Faithlife Sermons

Thank you for the truth that guides me and gives me hope

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It’s not easy to ask for help. I’d much rather not do it myself – ask for help, that is. We’re a real “do it yourself” breed, we humans. We’ve even got a saying for it, “If you want something done right, do it yourself.”

Yet that flies in the face of almost all forms of wisdom, both Biblical and otherwise. Solomon fills his proverbs with encouragements to seek out counsel. Paul says to consider others wiser than ourselves. “Do not think of yourself more highly than you ought,” he tells the Romans. We call that humility, right? To lower ourselves. To submit ourselves to someone else.

Here in just two verses of Psalm 25 we find a lot of this kind of talk. “Show me,” David says. “Teach me,” David says. “Guide me,” David says. And then for good measure he says, “Teach me,” again. And of course, it’s what David asks to be shown and taught that’s key: “your ways,” “your paths,” “your truth.” The ways, the path, and the truth of the LORD, of God my Savior.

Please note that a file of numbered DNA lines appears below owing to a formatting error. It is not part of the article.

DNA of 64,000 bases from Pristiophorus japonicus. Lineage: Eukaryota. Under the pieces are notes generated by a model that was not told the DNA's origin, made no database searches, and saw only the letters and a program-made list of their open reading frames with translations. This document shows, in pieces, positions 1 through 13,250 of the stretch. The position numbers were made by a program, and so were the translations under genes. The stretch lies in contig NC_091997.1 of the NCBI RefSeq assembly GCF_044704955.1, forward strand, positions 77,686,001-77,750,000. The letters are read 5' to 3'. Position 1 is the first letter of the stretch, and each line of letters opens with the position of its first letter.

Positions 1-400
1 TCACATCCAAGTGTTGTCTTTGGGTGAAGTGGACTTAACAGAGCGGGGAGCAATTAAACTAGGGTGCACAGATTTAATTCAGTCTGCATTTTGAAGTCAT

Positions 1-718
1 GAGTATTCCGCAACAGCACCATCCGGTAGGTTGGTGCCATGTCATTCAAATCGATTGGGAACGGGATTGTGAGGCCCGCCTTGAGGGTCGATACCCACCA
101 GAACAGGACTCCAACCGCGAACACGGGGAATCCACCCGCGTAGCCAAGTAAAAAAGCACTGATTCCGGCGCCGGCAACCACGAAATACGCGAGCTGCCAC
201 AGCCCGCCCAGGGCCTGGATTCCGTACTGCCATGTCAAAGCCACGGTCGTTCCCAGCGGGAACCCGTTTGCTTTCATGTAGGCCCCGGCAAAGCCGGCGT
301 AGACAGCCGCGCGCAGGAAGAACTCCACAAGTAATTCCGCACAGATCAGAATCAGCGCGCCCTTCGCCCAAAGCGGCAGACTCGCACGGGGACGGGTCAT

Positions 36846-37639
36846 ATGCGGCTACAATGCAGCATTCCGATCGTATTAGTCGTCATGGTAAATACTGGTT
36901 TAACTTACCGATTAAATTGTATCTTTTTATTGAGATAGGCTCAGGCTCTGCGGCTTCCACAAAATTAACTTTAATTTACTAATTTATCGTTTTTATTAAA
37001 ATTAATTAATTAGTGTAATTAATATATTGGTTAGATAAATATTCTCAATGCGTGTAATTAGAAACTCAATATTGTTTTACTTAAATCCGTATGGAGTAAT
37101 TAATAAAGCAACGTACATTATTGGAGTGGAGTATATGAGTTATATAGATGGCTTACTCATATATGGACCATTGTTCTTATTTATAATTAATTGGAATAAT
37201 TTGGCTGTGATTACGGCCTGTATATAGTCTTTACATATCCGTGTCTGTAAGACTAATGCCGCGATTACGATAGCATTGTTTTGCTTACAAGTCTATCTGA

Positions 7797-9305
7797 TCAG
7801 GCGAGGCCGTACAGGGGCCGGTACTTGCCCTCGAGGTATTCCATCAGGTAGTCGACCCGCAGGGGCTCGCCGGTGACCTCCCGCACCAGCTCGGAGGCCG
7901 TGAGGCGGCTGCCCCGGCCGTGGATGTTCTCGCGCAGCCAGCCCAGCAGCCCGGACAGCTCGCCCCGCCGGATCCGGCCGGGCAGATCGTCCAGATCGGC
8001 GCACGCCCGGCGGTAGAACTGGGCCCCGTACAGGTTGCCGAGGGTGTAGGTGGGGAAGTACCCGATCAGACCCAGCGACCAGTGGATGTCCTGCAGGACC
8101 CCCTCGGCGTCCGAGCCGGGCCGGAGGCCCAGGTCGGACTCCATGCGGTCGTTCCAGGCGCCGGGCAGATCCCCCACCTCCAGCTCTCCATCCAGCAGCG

But we just have no real desire to say this. After all, what could God really teach us? In fact, we spend most of our lives doing the opposite. We spend a lot of time thinking that maybe we can teach God, that He has a thing or two to learn from us.

Oh the arrogance in that thought. That we would approach the King of the Universe, the God who spoke and caused light to come forth, the God who knits us together in our wombs, the God who preserves not just individual persons, not just a group of people, not just a country, not just a planet, not just a solar system, but everything – that we have anything to teach to that God.

But we think we do. We think our morality is superior to God’s, and so condemn Him for whatever He does or allows: “My God would never do that!” We think our theology is superior to God’s, and so condemn Him for whatever He teaches or believes, “What a primitive thing to do!”

We think we have nothing to learn from God. Not only that, but we stand convinced that we are already good at everything. We need no instruction, no improvement, nothing. What we’d much rather hear or say is, “Oh, no, it’s not that bad at all. Actually, you’re doing quite excellently.”